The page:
Additionally, Turkey, which is supported by Qatar and some NATO member states, has already announced its plans to begin oil and gas exploration off Libya’s coast. Ankara has ceased to hide the true intentions and goals of its military operation in Libya. Thus, the internal political conflict turned into an open confrontation of external actors for the natural resources of Libya.
The interesting fact is that the increasing military activity of Turkey in Libya goes amid the decrease of such actions in Syria. Thousands of Turkish proxies have been sent from Syria to Libya. This limits Ankara’s freedom of operations in the main Syrian hot point – Greater Idlib. In these conditions, Turkish statements about some mysterious battle against terrorism in Idlib look especially questionable. Indeed, in the current conditions, Ankara will be forced to cooperate with Idlib terrorists, first of all al-Qaeda-linked Hayat Tahrir al-Sham even closer to maintain its influence in this part of Syria. The Hayat Tahrir al-Sham plan to create a local quasi-state in the controlled territory and expand its own financial base by tightening the grip on the economic and social life in the region will gain additional momentum.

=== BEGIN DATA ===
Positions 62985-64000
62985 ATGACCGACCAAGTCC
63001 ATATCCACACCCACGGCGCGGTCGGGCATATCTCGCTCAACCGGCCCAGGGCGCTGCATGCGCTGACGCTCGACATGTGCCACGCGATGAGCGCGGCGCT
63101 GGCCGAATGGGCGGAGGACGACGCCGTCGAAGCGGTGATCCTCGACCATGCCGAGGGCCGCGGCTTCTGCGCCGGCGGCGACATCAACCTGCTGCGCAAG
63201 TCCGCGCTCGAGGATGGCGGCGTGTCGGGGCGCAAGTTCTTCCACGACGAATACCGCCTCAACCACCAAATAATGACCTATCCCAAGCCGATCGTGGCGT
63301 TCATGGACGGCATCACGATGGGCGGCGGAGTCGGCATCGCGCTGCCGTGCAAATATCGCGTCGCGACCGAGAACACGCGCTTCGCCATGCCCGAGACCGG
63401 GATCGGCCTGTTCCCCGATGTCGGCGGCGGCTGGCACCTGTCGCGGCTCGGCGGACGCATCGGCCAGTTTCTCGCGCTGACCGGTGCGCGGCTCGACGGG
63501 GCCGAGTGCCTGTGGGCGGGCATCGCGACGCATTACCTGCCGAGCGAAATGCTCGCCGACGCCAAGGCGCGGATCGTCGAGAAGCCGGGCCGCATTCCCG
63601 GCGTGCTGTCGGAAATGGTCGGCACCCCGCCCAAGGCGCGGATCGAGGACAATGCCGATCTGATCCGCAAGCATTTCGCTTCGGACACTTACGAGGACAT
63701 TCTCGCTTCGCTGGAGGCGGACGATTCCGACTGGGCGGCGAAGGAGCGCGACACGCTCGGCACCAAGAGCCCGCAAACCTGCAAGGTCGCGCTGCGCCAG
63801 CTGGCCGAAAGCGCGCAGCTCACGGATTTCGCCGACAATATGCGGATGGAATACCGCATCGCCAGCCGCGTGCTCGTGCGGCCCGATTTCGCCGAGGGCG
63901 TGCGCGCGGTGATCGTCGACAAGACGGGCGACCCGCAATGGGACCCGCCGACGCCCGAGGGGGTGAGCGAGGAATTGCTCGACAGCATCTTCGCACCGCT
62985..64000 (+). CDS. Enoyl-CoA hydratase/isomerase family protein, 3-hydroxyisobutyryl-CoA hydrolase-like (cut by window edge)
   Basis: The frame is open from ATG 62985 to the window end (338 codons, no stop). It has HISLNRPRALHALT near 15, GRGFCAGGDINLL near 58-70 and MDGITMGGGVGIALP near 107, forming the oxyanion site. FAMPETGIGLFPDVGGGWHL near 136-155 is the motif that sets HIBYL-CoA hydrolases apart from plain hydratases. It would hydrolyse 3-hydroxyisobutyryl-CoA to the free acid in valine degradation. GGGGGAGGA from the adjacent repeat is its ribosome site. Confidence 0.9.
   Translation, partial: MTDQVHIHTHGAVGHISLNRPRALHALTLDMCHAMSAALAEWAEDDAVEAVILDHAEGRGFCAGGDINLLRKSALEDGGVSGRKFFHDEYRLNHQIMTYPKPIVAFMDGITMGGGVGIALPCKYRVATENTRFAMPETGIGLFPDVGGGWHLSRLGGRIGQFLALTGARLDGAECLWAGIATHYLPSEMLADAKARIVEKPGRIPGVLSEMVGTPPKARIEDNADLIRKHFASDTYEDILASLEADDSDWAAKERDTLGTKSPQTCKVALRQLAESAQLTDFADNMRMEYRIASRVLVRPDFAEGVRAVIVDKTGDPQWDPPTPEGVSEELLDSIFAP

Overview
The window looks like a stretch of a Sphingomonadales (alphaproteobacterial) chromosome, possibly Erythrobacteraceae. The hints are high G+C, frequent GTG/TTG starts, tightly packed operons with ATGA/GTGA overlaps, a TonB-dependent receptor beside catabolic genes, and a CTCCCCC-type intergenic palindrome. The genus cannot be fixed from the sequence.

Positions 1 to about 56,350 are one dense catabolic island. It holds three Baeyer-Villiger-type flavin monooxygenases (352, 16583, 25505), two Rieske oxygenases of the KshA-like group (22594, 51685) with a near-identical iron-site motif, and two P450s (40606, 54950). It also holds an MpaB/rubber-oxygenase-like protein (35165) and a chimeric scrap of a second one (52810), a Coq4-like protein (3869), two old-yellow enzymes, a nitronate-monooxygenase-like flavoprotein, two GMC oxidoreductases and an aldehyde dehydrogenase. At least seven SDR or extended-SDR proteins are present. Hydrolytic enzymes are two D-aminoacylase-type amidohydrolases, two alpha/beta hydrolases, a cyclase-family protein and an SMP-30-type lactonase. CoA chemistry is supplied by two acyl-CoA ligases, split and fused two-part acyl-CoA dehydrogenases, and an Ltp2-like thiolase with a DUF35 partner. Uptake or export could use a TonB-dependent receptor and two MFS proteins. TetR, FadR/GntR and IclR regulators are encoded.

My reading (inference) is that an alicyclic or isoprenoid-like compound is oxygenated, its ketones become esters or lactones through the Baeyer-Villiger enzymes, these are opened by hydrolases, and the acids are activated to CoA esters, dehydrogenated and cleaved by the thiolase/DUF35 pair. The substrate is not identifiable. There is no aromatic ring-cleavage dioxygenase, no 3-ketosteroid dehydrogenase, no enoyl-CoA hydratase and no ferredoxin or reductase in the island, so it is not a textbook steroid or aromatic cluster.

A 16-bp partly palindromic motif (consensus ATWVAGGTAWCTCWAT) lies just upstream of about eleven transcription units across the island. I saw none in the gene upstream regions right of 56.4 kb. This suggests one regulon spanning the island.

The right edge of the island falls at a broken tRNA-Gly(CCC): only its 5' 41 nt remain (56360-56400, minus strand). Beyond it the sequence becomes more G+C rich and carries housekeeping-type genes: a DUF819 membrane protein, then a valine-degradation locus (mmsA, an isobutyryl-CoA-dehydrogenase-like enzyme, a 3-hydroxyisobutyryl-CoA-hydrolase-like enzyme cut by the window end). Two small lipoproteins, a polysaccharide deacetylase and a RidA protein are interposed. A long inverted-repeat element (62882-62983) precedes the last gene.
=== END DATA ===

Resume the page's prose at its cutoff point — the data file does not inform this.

As to the Turkish government, it seems that in the current difficult economic conditions President Recep Tayyip Erdogan decided to exchange his “Neo-Ottoman” foreign policy project for expanding in some not so rich regions of Syria for quite tangible additional income from the energy business in Libya.Turkey’s ‘Neo-Ottoman’ Project Shifts Focus From Syria to Libya